The process works outside academia, too. Just differently.

Marketing is supposed to be creative and fun, but even in such a dynamic field, there is the temptation to hang on to what works. After all, if you’re getting good results from a strategy, why would you change it?

To do better, my company’s founder might say.

So when an email went out last week about a campaign for one of our favorite clients with the inclusion that “no idea can be too crazy or wacky for us to handle,” it was a reminder that taking chances isn’t just for kids.

The account manager opened the doors to the whole team, with the invitation to try something different.

She gave no guarantee that the more outrageous of the ideas wouldn’t be laughed at; we do have a sense of humor, after all. But she was encouraging everyone to step up and maybe even out on a limb or two.

Good for her. Better for the company.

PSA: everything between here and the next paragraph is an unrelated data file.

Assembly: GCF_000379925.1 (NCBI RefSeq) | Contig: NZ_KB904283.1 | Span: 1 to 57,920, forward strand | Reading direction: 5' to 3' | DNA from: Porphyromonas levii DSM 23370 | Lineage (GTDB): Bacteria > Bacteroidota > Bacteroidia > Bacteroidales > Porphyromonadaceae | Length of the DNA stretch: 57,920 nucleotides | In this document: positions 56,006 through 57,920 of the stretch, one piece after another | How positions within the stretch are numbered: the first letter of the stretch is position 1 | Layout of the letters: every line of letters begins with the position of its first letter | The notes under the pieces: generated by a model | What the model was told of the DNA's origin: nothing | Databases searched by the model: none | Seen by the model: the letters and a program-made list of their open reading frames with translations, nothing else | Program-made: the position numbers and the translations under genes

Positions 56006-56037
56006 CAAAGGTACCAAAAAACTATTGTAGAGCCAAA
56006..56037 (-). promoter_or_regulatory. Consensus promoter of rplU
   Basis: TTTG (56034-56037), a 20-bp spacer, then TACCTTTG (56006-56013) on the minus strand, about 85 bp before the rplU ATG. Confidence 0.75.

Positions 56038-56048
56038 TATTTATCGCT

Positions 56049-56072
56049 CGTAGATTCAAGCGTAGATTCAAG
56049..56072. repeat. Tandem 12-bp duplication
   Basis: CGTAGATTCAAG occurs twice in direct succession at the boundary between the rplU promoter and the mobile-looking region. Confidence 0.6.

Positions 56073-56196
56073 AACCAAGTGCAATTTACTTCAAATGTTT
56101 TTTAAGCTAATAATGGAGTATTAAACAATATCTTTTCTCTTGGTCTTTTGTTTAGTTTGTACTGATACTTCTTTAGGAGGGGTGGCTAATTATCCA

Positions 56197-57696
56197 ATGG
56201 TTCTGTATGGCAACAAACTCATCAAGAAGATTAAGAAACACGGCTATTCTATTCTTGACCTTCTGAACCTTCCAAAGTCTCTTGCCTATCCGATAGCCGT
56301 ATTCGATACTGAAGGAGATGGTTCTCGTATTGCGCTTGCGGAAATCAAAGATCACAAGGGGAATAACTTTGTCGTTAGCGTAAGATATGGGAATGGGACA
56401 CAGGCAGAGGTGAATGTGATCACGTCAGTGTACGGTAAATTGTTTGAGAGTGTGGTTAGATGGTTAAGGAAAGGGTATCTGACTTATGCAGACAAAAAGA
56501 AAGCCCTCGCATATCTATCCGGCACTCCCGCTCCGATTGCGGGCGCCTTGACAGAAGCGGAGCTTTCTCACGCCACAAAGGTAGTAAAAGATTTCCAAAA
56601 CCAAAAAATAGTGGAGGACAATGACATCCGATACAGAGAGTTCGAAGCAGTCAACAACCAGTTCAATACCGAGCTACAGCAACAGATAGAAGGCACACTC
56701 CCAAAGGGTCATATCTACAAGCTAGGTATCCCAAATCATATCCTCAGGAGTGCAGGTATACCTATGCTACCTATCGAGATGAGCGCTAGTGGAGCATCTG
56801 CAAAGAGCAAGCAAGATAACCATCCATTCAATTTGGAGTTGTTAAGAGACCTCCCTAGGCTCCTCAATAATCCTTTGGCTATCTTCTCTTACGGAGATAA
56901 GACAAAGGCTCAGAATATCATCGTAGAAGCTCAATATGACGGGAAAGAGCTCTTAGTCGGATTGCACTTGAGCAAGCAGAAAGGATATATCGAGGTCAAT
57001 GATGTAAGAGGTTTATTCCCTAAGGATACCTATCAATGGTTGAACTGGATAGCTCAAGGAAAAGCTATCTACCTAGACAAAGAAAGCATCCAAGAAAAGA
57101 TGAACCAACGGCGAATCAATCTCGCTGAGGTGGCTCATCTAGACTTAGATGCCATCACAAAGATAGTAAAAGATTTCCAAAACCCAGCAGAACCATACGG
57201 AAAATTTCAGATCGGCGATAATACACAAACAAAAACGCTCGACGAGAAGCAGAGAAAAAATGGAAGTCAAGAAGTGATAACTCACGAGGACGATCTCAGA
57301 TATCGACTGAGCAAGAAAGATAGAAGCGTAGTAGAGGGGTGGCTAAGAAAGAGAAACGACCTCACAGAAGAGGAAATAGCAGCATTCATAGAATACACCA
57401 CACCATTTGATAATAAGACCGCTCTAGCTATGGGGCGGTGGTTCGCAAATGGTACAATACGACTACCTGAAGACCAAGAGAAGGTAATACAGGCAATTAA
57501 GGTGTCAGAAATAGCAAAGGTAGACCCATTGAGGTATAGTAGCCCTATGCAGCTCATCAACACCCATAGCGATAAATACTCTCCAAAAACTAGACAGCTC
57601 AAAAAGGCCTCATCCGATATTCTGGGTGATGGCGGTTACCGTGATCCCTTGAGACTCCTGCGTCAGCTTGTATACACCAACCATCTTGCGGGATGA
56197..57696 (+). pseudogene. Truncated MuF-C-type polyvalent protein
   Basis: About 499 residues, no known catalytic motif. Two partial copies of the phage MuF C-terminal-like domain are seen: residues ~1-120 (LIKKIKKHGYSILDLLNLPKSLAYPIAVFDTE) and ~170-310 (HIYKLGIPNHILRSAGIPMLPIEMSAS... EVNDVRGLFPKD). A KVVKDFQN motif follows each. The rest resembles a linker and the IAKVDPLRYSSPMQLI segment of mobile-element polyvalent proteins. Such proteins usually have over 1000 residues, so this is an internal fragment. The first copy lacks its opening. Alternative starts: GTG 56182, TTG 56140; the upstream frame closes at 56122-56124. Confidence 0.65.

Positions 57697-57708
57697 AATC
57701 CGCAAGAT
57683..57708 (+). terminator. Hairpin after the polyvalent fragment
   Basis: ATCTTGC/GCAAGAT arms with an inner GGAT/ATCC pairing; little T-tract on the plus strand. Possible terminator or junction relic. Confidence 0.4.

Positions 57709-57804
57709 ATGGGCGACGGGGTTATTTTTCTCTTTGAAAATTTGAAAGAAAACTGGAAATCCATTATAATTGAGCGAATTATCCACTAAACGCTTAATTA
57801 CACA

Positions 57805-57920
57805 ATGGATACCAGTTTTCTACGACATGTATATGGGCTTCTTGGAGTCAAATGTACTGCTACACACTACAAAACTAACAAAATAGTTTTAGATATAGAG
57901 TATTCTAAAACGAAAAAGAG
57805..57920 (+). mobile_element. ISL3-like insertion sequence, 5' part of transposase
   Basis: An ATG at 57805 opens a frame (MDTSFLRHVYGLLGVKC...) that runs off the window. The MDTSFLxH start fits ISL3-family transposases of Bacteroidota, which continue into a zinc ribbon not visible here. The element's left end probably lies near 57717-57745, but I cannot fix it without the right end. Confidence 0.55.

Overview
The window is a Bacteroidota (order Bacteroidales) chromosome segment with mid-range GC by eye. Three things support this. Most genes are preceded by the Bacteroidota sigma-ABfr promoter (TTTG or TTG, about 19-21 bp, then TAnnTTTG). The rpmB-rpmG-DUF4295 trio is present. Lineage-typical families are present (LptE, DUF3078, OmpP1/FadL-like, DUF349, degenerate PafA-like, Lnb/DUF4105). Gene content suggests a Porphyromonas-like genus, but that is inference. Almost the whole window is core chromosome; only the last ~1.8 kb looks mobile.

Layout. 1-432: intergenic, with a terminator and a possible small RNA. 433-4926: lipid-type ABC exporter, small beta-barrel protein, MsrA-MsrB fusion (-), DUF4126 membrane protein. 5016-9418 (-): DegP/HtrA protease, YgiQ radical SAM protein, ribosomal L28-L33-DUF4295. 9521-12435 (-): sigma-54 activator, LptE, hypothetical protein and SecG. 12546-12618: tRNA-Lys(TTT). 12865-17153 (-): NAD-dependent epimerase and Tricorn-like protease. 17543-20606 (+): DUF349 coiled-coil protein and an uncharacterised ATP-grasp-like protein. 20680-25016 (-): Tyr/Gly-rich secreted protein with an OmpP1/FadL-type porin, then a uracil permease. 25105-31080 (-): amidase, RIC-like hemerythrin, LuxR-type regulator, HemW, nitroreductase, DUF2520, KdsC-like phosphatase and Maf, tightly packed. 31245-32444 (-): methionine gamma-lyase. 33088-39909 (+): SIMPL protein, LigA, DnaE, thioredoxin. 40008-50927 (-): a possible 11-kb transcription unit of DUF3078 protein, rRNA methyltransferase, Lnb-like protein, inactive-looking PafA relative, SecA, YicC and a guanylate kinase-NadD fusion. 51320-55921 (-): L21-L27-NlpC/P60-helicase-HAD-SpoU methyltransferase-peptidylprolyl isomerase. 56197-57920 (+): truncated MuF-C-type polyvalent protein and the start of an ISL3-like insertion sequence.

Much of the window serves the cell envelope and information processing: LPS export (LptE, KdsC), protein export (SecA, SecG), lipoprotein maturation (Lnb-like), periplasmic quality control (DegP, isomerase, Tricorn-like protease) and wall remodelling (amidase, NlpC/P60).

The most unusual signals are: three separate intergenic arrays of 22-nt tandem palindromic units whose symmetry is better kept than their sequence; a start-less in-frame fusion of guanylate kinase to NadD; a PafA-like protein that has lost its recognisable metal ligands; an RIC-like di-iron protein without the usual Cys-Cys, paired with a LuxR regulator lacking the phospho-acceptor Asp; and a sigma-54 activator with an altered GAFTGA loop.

She’s got a whole lot of ideas and answers of her own; she’s been at this gig for a while and she’s good at it. But instead of relying on what’s worked in the past and giving ready answers, she’s asking questions.

And questions are good.

Guilt trip

The parenting book admonished not to use threats, bribes or guilt in childrearing. I jokingly told a friend: she’s taking away all my best tools.guilt

While I occasionally used the first two (but preferred to call them consequences and rewards) I shunned guilt as a go-to strategy –most of the time. In tree-to-apple fashion, though, guilt may have unintentionally seeped into the repertoire of my parenting modus operandi. Interestingly, it worked not at all with Michael and all too well on Alex.

Apparently, it (sometimes) works on students, too.